Of the 70% that are not family members, we tend to have this image in our minds of a perpetrator of a man in a white van offering candy to small children. Although sexual abuse by strangers does happen (10%), the truth is that 60% of perpetrators of child sexual abuse are people well known in the victim’s family or the surrounding community. Someone with the communities’ trust and respect. Perhaps we like to think of the man offering candy as a way to protect ourselves from thinking that we may give our trust to someone who could violate our child but this is not the (horrible) truth. Taking a look at the National Center for Victims of Crime’s website we learn that “3 out of 4 adolescents who have been sexually assaulted were victimized by someone they knew well.” This includes individuals that their family and community knew well too.

Often, perpetrators look for places to work or volunteer where they will be around children. They will make an effort to get close to the child’s caregiver and earn their trust or look for a child who does not have actively involved adults. They may intentionally be a friend to families who are having family difficulties and they may hang out in places where children frequent, they may offer to coach or mentor children etc.

Also, people who are seeking to abuse children may use their ties to religious organizations, sports or schools (or in St. Johnsbury’s case their work in a counseling office) to their advantage. Within these organizations, children are taught to trust and respect whomever their authority is (as they should be able to do). Additionally, by being involved in the community, especially in religious organizations the perpetrator has established themselves as someone who shares certain values which causes some parents and some community members to naturally be more trusting of this individual because they hold them to a higher moral standard.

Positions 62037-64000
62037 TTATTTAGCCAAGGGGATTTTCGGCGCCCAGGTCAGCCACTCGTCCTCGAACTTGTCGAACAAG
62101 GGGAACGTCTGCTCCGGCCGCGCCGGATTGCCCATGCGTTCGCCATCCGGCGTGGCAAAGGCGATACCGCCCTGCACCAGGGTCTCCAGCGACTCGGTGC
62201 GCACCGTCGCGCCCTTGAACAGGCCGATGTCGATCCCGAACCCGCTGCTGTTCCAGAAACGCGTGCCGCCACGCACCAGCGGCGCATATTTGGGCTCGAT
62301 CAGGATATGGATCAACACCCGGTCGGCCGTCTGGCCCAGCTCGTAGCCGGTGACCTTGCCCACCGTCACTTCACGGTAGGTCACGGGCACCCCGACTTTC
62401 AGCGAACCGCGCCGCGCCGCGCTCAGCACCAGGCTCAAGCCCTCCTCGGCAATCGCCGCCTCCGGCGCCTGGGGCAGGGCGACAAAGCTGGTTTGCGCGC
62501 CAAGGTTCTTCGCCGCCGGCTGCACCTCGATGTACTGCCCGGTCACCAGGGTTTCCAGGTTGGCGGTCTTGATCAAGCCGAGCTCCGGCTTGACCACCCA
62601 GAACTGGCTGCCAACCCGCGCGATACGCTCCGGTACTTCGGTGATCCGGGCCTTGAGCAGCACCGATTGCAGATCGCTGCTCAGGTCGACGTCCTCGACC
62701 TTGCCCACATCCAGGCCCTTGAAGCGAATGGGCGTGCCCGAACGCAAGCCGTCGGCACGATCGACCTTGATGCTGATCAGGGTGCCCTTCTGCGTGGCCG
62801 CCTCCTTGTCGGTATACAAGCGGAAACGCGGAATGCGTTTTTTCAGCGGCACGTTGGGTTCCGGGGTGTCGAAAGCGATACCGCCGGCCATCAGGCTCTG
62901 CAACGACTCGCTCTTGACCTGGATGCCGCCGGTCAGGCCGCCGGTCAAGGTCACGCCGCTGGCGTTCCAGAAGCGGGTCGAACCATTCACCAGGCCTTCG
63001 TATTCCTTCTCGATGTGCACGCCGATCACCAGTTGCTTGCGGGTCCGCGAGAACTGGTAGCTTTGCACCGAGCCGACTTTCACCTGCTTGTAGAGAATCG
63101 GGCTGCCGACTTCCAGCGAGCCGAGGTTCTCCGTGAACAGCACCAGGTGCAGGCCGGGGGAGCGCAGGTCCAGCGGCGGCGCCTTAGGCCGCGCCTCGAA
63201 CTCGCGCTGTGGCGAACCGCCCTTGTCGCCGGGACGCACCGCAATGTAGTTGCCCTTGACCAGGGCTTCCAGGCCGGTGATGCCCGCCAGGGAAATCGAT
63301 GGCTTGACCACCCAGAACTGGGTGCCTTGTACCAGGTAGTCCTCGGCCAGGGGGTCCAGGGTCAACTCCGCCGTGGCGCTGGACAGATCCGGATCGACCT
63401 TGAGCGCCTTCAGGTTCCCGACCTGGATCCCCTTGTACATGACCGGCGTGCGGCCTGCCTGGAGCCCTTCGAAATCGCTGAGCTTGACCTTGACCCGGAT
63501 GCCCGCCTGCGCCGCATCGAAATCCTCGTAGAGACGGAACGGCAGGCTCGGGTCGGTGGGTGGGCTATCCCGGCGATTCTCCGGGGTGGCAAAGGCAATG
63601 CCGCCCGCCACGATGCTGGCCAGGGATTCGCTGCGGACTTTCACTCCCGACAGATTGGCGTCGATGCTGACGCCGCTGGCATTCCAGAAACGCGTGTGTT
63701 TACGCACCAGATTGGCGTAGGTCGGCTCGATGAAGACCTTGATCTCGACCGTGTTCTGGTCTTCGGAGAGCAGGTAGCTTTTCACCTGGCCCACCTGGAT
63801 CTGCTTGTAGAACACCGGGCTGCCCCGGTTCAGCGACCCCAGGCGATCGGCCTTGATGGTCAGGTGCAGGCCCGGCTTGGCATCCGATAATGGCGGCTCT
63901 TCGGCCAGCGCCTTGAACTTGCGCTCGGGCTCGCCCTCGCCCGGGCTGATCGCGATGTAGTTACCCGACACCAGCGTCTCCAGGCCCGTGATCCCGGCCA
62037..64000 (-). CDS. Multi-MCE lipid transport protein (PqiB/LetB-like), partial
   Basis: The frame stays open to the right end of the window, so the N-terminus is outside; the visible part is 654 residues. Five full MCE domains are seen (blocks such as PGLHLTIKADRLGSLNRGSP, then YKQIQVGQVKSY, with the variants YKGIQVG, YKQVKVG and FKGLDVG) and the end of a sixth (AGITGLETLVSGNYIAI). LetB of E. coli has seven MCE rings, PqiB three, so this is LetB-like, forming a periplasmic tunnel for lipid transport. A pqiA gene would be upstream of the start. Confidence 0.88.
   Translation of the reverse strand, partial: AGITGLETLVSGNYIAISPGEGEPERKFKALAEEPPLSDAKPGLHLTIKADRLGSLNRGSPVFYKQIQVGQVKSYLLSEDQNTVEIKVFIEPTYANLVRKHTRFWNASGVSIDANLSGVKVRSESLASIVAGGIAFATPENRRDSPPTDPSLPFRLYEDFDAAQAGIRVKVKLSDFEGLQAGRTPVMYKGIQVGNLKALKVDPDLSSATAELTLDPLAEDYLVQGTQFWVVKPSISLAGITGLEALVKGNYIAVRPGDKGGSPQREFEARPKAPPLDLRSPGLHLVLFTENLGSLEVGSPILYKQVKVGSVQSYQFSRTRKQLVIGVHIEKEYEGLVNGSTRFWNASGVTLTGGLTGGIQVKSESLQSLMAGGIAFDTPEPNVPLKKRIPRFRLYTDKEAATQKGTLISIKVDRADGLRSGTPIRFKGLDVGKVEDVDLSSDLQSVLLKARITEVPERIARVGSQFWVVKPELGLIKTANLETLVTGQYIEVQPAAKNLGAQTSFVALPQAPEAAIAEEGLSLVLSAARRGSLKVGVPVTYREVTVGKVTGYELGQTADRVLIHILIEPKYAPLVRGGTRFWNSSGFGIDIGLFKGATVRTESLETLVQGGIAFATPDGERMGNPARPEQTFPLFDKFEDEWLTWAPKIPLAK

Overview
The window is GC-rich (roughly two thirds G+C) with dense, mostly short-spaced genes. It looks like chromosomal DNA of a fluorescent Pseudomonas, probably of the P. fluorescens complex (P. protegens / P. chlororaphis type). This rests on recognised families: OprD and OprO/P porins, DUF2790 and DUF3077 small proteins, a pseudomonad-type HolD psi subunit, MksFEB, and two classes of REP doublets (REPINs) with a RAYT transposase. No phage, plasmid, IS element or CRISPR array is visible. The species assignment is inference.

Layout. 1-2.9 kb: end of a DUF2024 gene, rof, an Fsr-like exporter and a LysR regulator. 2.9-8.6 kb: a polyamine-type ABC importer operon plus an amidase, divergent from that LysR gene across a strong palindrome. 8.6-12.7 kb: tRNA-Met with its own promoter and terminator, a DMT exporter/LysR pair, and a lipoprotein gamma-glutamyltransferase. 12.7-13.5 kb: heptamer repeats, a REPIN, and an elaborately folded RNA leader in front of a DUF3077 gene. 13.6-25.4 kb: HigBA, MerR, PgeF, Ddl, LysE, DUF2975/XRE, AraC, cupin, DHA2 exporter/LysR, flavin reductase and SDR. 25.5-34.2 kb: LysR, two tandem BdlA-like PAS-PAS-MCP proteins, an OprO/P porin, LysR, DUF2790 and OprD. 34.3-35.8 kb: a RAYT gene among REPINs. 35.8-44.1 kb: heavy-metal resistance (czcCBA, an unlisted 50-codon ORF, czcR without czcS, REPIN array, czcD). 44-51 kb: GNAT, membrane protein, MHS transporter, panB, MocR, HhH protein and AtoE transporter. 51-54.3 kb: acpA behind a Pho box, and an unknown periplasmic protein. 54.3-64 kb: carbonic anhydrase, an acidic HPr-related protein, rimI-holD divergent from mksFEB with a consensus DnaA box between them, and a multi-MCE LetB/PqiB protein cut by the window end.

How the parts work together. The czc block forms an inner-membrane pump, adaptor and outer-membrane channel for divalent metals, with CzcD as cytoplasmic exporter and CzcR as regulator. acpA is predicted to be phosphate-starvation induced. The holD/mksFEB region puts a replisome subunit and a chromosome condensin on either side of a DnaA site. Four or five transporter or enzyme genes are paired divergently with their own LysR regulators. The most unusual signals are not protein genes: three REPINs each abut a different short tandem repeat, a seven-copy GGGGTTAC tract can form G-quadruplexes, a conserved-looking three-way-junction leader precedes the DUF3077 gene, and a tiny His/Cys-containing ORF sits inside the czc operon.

1.  A sexual predator will groom their victim and their victim’s family as well as the surrounding community

Grooming is an action that a sexual predator takes in order to earn the trust of a child and Continue reading

Clarina Happenings!

Part II

Engaging Kids by Getting Outside

By Allyson Scanlon, Family & Youth Advocacy Specialist, Clarina Howard Nichols Center

It is that time again… school is coming to an end for the year and the weather in VT is actually pretty GREAT! It also means that it is a wonderful opportunity to get the time and attention of kids who may be significantly struggling with any number of things. For lots of kids, school may actually be preferable than spending every day at home this summer.

That’s why I feel one of the most important programs we offer through Clarina is our Summer Youth Program. Writing this blog, I’m realizing I should probably try to come up with a more exciting name for it, but the good news is that I have been coordinating and facilitating the program for the past four years and kids keep coming so we must be doing something right!